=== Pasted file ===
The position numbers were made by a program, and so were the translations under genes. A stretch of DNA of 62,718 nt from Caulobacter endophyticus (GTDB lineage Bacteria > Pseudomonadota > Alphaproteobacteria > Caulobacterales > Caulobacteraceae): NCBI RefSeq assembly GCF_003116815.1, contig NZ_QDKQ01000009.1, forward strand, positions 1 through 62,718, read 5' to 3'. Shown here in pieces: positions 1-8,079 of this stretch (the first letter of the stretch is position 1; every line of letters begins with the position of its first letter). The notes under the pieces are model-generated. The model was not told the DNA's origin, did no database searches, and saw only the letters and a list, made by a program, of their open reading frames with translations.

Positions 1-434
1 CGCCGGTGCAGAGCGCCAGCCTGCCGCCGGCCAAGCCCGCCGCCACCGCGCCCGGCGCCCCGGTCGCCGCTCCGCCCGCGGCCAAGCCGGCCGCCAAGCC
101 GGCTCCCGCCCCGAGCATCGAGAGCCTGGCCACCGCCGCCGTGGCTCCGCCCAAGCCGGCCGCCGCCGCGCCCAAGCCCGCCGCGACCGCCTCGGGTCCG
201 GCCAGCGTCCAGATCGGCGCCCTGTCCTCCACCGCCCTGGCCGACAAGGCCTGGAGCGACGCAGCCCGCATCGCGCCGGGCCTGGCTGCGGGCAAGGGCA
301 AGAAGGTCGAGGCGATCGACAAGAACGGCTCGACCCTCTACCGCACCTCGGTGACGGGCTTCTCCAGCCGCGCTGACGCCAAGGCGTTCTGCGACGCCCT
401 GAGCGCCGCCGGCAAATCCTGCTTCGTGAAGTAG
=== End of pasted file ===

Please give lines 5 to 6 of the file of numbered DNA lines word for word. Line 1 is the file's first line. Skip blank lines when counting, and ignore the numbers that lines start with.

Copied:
201 GCCAGCGTCCAGATCGGCGCCCTGTCCTCCACCGCCCTGGCCGACAAGGCCTGGAGCGACGCAGCCCGCATCGCGCCGGGCCTGGCTGCGGGCAAGGGCA
301 AGAAGGTCGAGGCGATCGACAAGAACGGCTCGACCCTCTACCGCACCTCGGTGACGGGCTTCTCCAGCCGCGCTGACGCCAAGGCGTTCTGCGACGCCCT